What is this guide about?
Learning to Play and Playing to Learn is a parent resource. It is based on the research of what, how, and when your child learns. This guide is filled with:
- Up-to-date information
- Helpful tips
- Links to other resources
These tools will help you to support your child’s individual growth and development. This will help your child be prepared for learning at school.
Who is this guide for?
This guide is for everyone who cares for children.
- Child care providers
- Health care providers
- Family members
* We use the term parent to represent all significant caregivers (grandparents, aunts, legal guardian, etc.) in your child’s life.
Note: The glossary at the end of this guide explains many words and concepts that you may not be familiar with.
What does this guide help parents to learn?
The information and examples in this guide show you how you can help your child’s brain and body grow and thrive. It will also help you feel more confident that your child is prepared for kindergarten and beyond.
Children all learn in different ways and at their own pace. Consider the unique strengths and needs of your own child. The tips, activities and links in this guide can help you to decide the best way to support your child.
Did you know?
You are your child’s greatest educator and role model.
Table of Contents
The journey to school and lifelong learning
Through play, children learn many skills, such as how to interact with others, solve problems, and accept different ways of thinking, long before they start school, or even kindergarten. These skills help children do well in school and in life. Children, who feel good about learning and are eager, curious, and confident when starting school are more likely to:
- Do well in school
- Finish school
- Continue on a journey of lifelong learning
Starting school is a big milestone for you and your child. Kindergarten is the first step in your child’s formal education. It is optional and free for all children in Ontario.
With the support of teachers and early childhood educators, kindergarten offers a play-based program. Your child learns through play that:
- Is built on your child’s interest and curiosity
- Includes learning experiences directed by teacher and early childhood educator team
- Includes activities where your child can take the lead
- Provides opportunities for your child to explore the world around him with the connections to real life experiences
For more information on the province’s full-day kindergarten program, go to the Ministry of Education website.
In this guide we refer to the teacher and early childhood educator team.
What does a full day of kindergarten look, sound and feel like?
Your child will:
- Solve problems and tell others about their learning
- Have quiet time as needed
- Make friends
- Be involved in play-based learning
- Eat healthy meals and snacks
- Listen to stories
- Use their senses to explore and discover
- Learn to get along with other children and adults
- Develop and learn skills and concepts, both indoors and outdoors
How do children learn?
Children learn by playing in places where they feel safe, respected, and loved. Children’s early development, health, and learning is shaped by the day-to-day experiences within their family and community.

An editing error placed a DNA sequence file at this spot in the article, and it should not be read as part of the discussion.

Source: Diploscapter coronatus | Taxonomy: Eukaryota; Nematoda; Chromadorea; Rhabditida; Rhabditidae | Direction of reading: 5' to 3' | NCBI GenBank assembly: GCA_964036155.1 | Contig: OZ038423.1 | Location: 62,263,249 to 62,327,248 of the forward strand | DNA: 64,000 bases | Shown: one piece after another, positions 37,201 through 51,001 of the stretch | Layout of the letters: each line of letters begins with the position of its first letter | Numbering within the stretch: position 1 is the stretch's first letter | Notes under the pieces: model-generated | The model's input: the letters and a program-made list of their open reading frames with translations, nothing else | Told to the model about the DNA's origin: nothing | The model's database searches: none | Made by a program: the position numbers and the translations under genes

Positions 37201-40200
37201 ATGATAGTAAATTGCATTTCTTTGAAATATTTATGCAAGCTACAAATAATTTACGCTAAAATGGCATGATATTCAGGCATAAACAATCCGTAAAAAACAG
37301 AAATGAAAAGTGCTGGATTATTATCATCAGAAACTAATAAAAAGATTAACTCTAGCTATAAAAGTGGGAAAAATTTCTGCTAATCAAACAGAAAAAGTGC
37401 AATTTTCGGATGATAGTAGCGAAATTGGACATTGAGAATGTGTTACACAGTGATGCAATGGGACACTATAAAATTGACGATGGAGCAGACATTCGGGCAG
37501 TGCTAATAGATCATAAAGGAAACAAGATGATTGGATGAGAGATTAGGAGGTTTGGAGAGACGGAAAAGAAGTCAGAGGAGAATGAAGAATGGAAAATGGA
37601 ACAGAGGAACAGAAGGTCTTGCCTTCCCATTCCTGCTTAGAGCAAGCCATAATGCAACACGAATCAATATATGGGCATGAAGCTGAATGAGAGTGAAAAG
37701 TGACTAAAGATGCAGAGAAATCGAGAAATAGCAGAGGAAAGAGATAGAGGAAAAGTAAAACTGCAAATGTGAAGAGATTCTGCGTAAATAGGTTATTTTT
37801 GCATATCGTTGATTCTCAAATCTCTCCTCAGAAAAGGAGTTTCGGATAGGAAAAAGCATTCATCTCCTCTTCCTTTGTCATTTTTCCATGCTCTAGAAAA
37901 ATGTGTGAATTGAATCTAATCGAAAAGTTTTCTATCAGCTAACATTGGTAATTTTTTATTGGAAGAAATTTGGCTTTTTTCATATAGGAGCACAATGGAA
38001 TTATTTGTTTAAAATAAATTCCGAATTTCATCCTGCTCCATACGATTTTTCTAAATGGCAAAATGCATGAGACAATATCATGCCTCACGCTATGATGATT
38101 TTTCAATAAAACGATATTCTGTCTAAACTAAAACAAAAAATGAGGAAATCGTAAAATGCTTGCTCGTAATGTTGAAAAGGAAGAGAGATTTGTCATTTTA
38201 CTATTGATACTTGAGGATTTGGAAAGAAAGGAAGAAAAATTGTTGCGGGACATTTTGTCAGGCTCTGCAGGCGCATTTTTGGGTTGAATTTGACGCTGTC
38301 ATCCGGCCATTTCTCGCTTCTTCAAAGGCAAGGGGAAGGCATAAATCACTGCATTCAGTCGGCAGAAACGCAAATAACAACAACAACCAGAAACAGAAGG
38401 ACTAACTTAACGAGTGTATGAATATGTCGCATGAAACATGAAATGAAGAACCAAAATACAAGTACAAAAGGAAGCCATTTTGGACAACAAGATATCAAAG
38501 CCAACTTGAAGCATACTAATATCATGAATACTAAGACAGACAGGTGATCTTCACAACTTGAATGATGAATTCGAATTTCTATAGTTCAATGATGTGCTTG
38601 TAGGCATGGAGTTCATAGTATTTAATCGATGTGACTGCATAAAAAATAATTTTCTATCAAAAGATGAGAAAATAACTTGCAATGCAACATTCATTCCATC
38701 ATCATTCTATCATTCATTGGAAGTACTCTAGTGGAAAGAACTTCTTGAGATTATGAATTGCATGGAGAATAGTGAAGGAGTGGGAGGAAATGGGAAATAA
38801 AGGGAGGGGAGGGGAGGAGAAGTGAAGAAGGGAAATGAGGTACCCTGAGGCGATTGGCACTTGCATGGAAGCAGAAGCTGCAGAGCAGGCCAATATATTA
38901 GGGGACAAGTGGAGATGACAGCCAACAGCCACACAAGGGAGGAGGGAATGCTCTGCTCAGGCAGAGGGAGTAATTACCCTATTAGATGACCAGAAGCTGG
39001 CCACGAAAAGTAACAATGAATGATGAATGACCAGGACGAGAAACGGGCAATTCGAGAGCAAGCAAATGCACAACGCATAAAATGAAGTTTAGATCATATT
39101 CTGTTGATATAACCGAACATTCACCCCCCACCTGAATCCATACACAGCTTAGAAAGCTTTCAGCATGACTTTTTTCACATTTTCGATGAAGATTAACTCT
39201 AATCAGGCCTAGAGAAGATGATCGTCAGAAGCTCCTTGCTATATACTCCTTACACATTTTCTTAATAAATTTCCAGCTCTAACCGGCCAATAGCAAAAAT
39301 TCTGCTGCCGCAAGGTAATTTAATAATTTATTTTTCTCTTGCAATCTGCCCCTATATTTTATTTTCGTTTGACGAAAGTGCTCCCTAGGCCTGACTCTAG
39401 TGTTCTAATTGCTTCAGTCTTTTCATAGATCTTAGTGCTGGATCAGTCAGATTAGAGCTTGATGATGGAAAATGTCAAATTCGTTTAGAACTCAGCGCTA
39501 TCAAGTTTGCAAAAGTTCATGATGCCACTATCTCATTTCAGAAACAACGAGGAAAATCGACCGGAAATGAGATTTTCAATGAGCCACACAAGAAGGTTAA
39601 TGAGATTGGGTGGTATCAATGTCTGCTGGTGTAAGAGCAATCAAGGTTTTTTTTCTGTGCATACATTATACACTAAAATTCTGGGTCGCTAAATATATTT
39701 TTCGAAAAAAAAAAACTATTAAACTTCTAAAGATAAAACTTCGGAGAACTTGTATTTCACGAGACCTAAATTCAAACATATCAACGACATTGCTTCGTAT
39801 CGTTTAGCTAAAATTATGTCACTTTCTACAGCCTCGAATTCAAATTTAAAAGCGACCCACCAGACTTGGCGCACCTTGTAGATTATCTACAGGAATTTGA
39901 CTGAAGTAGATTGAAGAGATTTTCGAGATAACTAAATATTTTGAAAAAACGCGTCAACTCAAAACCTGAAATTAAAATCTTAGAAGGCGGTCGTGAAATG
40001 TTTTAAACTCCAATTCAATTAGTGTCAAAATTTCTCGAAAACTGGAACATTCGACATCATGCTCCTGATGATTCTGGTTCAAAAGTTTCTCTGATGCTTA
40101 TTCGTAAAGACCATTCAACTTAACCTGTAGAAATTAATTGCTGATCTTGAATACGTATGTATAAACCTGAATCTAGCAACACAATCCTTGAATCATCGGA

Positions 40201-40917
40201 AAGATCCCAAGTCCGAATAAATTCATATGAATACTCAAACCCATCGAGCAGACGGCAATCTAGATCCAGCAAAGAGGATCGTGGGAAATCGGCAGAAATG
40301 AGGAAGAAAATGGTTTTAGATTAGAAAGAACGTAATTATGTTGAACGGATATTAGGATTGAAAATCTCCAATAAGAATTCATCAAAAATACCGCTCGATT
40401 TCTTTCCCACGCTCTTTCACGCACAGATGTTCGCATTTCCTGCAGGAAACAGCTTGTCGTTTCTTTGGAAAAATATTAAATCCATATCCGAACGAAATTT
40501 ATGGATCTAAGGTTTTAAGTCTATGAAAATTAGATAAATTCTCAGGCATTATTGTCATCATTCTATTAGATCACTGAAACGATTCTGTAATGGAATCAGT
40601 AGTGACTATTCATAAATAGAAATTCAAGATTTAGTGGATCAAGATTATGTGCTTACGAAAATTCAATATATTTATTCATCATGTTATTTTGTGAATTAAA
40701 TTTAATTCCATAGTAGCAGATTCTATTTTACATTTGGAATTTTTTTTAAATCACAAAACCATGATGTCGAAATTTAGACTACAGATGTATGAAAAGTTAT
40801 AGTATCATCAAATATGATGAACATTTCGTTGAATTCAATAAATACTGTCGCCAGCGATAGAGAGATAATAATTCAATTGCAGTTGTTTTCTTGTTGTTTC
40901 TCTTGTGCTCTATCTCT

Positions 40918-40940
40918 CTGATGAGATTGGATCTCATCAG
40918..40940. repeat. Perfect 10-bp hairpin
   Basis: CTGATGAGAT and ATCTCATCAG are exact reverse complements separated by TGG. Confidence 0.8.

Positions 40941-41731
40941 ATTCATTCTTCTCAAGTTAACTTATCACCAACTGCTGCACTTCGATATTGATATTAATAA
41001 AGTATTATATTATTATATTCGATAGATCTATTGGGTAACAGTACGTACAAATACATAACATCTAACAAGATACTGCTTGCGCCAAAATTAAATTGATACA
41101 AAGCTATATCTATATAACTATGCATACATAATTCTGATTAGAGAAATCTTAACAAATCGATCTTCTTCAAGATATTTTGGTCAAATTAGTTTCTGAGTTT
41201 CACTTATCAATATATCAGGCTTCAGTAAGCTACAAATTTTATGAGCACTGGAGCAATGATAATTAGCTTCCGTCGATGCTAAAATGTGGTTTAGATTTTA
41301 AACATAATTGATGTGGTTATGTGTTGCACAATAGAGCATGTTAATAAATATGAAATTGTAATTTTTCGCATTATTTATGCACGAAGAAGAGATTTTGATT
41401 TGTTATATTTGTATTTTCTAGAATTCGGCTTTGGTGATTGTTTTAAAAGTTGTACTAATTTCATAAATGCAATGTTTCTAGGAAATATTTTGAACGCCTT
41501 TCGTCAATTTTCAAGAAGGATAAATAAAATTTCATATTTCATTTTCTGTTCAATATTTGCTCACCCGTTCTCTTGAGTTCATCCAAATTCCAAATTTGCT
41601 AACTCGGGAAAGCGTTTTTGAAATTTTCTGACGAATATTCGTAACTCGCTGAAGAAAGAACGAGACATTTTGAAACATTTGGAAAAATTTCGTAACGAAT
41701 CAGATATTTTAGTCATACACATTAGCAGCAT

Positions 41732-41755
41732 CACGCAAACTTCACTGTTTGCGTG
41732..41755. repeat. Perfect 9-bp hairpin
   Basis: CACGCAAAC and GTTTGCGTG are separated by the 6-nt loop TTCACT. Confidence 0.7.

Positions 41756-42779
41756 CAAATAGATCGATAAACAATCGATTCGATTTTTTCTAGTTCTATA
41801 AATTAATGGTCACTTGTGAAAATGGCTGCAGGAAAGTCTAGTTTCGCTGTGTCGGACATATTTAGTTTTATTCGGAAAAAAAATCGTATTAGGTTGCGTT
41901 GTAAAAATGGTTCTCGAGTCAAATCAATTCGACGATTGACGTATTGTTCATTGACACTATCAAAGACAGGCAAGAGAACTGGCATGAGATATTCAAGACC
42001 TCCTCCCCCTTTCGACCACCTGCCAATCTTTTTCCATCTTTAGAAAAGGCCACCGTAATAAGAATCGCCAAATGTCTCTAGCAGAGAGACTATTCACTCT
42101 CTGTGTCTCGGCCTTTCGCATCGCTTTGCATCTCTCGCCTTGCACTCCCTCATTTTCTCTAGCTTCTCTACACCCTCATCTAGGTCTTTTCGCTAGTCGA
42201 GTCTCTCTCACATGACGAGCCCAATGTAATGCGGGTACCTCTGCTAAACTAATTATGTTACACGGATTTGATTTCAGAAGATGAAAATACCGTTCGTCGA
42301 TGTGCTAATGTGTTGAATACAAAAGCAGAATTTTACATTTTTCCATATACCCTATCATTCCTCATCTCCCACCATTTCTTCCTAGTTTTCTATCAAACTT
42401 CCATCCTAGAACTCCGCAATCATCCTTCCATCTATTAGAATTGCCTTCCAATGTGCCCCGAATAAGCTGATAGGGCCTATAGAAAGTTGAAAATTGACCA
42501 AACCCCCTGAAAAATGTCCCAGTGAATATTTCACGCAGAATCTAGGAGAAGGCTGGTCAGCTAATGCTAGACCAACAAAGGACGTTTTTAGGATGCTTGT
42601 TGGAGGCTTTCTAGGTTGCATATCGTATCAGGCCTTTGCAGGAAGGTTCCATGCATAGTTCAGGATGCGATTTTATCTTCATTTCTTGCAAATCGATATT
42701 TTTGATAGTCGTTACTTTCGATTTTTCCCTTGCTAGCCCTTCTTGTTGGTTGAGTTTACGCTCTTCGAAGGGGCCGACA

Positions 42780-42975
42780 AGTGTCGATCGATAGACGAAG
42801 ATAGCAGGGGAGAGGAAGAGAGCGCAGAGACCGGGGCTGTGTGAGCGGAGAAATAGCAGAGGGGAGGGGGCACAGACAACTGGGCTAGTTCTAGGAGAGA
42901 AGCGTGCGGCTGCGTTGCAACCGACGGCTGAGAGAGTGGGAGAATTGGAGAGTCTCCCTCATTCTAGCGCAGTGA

From the day they are born, children learn and develop by:
- Doing (for example, playing).
Children’s play is children’s work. Remember, you are your child’s greatest role model!
- A secure attachment
Let’s find out why these concepts are so important.
Why is a secure attachment important for learning?
A secure attachment is a powerful, emotional bond where a child feels protected by his parents. A secure attachment is important to learning because it helps a child to:
- Be more confident to explore the world around him.
- Calm himself in stressful situations.
- Develop resilience.
The key ingredient to develop a secure attachment is to respond to your child’s distress. You are encouraged to:
- Intervene when your child is in distress.
- Comfort your child when he is distressed.
- React to your child’s distress before it gets out of control.
- Respond consistently and warmly to your child’s distress.
How can I help my child develop a secure attachment?
Here are some things you can do to:
- Let your child know that you are there when she needs you.
- Guide your child to find the solution to the situation by providing her with options.
- Support your child’s learning by playing with her when she is learning a new skill and/or practicing skills she already has.
- Get down to the floor to be at your child’s level. This helps you to understand how the world is seen from her view.
- Show and tell your child that you are delighted to see her each time you pick her up from school or child care, when she wakes up in the morning, or at every other opportunity.
- Know your child and respond in the way she enjoys. The most important thing is to know your child is unique.
- Be engaged in your child’s day to day activities by following her lead and responding to her needs and cues.
- Spend time with your child observing, playing and learning what your child likes or dislikes.
- Acknowledge your child’s feelings by listening to what is said. Use the phrases like:
“I see.”“Tell me more.”
Feeling safe and secure helps your child:
- Grow and develop in a healthy way.
- Feel safe to explore the world around her through play.
- Think and feel more positively about herself.
- Develop into a confident and curious learner.
- Get along well with others.
- Feel empathy for others.
- Have a good self-image, self-confidence, and good self-regulation.